One promising, albeit nascent, approach that some global practitioners are exploring is effectuation theory-based, youth entrepreneurship training programs. Effectuation theory, developed by Dr. Saras Sarasvathy in 2001, is an attempt to describe entrepreneurial behavior. The theory posits that since the future is unknowable, entrepreneurs cannot predict the future. Thus, market prediction activities, such as business planning and financial modelling, are not critical to starting a business. Rather, effectuation theory suggests that entrepreneurs, through their entrepreneurial activity, actively engage in a process of market creation.
Global practitioners in particular have recognized the value of the theory’s five guiding principles in helping dispel the common myths of entrepreneurship and shaping youth’s understanding of the entrepreneurial journey.
1. The Bird-in-Hand principle invites young people to start doing business based on their own available resources, or their “means.” Given that many youth have limited resources to begin with, this principle necessitates that youth entrepreneurs start small. However, it also recognizes the tremendous value of nonfinancial resources in the entrepreneurial process, such as one’s identity (“who I am”), skills and experiences (“what I know”), and personal connections (“who I know”).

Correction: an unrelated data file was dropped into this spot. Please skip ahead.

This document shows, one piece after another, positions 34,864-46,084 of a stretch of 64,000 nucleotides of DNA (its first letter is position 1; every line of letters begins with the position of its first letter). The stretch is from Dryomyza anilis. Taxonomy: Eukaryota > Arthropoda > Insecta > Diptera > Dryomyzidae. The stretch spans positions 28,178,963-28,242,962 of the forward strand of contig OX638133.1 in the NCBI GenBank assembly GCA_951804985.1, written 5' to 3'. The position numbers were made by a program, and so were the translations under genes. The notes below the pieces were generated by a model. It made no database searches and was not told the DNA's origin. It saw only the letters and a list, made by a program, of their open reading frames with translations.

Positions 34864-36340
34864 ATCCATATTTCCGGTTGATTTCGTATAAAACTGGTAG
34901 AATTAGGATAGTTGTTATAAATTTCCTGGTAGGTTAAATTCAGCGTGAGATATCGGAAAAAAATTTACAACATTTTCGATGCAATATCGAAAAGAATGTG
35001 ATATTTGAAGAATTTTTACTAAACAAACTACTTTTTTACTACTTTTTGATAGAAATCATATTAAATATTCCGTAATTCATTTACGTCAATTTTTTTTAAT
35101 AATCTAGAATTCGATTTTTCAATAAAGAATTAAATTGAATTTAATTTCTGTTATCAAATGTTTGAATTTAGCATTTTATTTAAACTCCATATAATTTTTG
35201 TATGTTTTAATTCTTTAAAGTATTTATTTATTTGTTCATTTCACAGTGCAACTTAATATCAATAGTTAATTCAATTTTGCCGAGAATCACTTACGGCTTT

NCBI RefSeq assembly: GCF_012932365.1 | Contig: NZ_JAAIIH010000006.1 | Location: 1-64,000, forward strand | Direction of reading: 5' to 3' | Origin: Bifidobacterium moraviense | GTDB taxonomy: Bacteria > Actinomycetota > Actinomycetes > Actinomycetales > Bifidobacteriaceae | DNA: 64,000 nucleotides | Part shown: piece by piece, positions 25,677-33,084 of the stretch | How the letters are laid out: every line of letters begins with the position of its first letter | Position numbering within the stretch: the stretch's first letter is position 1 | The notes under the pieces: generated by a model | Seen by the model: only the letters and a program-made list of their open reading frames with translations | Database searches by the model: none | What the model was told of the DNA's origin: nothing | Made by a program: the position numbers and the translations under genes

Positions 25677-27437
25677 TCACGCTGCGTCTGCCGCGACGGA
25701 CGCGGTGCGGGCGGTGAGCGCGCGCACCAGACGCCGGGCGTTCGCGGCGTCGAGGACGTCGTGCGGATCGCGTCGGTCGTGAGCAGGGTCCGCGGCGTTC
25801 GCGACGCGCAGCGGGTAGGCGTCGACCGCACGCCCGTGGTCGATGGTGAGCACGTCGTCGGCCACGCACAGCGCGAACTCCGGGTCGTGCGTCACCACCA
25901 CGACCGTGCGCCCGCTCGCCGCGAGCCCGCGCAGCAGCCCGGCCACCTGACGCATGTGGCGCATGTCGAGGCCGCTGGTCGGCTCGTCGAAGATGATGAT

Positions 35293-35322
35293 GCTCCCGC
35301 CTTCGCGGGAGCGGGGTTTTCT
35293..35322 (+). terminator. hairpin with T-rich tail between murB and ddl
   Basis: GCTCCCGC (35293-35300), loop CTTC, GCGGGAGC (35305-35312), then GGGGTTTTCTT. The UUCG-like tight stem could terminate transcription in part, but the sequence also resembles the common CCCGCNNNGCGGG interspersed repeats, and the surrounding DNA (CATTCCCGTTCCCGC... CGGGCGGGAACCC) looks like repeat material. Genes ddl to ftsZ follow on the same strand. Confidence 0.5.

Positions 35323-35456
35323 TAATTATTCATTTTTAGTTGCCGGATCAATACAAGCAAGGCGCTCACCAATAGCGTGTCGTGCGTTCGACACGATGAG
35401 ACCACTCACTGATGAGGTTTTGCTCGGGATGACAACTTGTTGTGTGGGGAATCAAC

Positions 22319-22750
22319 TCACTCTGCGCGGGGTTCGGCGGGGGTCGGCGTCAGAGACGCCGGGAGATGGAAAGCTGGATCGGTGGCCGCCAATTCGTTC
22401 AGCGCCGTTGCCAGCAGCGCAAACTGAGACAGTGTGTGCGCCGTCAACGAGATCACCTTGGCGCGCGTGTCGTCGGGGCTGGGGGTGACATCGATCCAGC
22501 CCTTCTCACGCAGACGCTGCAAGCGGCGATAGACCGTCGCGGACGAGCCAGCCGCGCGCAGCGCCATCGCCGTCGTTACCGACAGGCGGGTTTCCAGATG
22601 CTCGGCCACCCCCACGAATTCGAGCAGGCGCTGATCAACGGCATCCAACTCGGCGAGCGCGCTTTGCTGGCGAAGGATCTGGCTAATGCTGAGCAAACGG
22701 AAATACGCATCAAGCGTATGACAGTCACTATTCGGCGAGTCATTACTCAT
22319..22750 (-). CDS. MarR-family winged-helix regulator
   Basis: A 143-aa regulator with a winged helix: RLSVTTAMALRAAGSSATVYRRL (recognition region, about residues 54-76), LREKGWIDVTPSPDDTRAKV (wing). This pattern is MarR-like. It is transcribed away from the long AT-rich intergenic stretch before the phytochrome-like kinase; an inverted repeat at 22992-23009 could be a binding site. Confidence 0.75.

2. The Crazy Quilt principle teaches young people about the importance of collaboration, rather than competition, in business. The principle in short offers that entrepreneurs expand their resources by entering into strategic partnerships with others. For youth, this dismisses the myth of the solitary entrepreneurial genius and instead promotes the idea of working with one’s peers to solve problems and seize opportunities, leveraging the strengths each individual brings to the team.
3. The Affordable Loss principle delivers a reality check to youth related to the potential financial success of their business. It reminds youth to consider not what they expect to gain from their business, but rather only what they can afford to lose; a pertinent reminder given that globally, over 70% of business start-ups fail (Riani, Abdo. Forbes Magazine). Youth may dream about getting rich from business; this principle realistically reminds them that financial success in business takes time, if it comes at all, and that there is a lot of hard work before any gains.